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La mia analisi: Il materiale

La lezione del GM Schwartzman As usual, I like to use my bad luck for some instruction, so that is why I chose the position above. I was playing with the white pieces against a much lower rated player. Why am I putting so much emphasis on who I was playing? Well, you will understand in a second.
The game had been a very interesting one. I had allowed my position to accumulate a few weakness in exchange for some serious pressure on black's king. Unfortunately, my opponent had defended very calmly, and managed to trade queens, which took most of the teeth out of my attack.
So, how is the resulting endgame? Well, I can't say that I mis-assessed my position - I did see that black is better. After all, he has a better placed bishop, slightly better rooks, and most importantly, a better pawn structure. Under normal circumstances, I should thus have been playing for a draw, and been quite happy with it. But no, my emotions had to get in the way...
You know how everybody says that you should play the position on the board, and not your opponent... Well, they are all right! But it is not so easy! You see, when you are about to make that final step towards the draw, you suddenly remember that the player on the other side of the board is rated below you, and maybe that you have already lost a point, and out the window goes the whole drawing thing. Especially, if you don't have very much time to think...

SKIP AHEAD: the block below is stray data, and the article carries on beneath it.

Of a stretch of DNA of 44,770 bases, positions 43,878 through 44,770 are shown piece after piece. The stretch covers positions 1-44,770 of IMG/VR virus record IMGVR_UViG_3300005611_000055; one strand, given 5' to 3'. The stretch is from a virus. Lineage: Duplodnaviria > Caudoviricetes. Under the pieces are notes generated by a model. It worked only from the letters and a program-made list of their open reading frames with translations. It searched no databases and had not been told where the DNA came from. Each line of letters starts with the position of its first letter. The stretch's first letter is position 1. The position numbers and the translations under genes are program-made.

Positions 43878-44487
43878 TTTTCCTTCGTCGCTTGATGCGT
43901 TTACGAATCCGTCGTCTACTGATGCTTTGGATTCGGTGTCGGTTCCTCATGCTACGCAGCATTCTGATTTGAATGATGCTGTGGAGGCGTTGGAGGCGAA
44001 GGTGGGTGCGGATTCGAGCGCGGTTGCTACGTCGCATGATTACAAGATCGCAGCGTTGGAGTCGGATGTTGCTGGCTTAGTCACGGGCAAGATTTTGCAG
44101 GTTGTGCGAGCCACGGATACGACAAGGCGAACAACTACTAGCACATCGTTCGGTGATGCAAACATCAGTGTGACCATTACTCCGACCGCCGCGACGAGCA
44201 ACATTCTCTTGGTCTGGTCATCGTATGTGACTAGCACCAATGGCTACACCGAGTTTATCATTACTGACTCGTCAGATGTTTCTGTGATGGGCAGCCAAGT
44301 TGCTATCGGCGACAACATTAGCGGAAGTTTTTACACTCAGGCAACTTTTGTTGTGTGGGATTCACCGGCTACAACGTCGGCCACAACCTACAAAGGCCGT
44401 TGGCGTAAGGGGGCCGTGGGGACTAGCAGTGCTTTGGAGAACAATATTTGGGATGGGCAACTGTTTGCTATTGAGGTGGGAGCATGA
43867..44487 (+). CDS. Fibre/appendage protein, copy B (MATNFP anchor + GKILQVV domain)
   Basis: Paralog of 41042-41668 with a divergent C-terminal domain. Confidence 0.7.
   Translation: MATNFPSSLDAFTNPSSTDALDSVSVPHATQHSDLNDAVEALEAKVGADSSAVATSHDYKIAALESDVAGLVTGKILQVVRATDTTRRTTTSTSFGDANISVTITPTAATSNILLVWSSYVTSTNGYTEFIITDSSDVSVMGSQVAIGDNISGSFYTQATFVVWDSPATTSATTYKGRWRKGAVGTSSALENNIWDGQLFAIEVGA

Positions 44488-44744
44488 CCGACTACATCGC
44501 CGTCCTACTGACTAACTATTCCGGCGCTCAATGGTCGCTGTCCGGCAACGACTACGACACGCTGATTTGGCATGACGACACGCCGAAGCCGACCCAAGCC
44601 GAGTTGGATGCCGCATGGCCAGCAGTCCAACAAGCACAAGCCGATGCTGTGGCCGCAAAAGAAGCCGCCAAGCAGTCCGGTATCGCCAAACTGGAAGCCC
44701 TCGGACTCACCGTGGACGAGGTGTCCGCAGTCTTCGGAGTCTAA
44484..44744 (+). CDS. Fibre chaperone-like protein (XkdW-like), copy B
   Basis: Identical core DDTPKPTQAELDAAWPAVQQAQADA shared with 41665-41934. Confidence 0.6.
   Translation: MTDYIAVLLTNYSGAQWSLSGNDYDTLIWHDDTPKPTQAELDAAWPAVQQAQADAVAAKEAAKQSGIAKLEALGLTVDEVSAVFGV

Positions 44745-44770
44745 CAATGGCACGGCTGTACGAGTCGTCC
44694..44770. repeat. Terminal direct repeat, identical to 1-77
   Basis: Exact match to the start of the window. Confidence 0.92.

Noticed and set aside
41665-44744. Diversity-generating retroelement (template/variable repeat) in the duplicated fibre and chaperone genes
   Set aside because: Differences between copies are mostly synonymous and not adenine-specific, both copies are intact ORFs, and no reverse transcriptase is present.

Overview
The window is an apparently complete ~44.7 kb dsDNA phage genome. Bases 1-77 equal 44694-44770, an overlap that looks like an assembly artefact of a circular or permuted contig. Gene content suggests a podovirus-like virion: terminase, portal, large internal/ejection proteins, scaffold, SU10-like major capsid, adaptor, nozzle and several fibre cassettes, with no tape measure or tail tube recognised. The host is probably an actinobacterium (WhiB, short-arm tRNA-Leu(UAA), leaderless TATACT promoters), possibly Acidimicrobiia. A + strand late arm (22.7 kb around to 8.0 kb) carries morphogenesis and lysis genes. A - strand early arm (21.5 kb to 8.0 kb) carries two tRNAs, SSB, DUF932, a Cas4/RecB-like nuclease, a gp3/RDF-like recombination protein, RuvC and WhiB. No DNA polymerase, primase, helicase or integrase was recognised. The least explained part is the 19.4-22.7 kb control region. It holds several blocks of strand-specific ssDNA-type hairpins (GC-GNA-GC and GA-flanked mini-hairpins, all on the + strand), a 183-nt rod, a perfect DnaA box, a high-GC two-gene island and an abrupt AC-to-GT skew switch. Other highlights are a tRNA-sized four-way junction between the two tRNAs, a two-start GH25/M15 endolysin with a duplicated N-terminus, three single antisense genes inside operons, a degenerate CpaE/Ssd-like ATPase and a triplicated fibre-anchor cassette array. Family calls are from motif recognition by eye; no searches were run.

So, instead of playing for a draw, I overconfidently decided that I can make my opponent "earn" it, by proving how well he plays the endgame. Which is why I played the ill fated 1.Rd3?
Apart from defending the pawn on d5, this move is not meant to do very much, and it indeed doesn't do much... With the strong 1...Kh7! black threatened to trap my rook on g4, thus giving me further headache reasons. It took only a few more moves to reach a really bad endgame, and despite the fact that the position wasn't easy to win at all for black, my opponent played very precisely the next more than 25 moves, driving the victory home...
Of course, had I listened to the popular advice, and played the position on the board, I would have played one of two moves: 1.Bf6 or 1.Ra8 with the idea 1...Kh7 2.Bf6

Both moves are considered correct, since they both have the same goal: create the checkmate threat on h8, and thus prompt black to capture the bishop, and allow a perpetual check draw with the rook on a7 and a8. Black's attempts to avoid such a maneuver with 2...Bg5 aren't that great, since they allow white to get out of the pressure in the regular position.
So, I made a mistake. But at least I hope you will learn something from it. Believe me, ratings are not what it is all about. It is the position on the board that is important, and that is the one who should be guiding what you are playing for, a draw or a win (we never play for a loss, do we?)